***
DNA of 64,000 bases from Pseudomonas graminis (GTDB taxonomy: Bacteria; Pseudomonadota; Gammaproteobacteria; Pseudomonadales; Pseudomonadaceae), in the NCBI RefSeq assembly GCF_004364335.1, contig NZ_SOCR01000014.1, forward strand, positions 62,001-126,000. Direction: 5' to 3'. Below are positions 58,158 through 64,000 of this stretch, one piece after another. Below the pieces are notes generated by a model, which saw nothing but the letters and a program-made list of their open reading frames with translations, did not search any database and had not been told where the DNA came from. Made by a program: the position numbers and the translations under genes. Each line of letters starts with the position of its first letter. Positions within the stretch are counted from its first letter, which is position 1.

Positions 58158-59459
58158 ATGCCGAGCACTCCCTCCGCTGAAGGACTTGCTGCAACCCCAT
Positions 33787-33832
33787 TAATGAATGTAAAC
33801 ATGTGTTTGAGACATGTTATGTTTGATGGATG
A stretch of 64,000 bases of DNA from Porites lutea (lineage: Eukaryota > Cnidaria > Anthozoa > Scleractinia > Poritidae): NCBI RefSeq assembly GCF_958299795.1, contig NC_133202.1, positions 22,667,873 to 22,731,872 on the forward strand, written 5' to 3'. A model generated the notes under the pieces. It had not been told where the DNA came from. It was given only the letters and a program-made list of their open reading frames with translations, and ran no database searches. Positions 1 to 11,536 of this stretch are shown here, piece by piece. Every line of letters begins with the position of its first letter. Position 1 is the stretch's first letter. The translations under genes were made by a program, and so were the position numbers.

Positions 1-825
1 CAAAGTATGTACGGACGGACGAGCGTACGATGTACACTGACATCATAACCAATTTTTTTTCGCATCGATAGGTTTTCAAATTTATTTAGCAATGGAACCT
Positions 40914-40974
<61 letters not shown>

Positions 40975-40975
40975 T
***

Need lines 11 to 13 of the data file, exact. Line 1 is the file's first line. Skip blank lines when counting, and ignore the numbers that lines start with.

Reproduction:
<61 letters not shown>

Positions 40975-40975
40975 T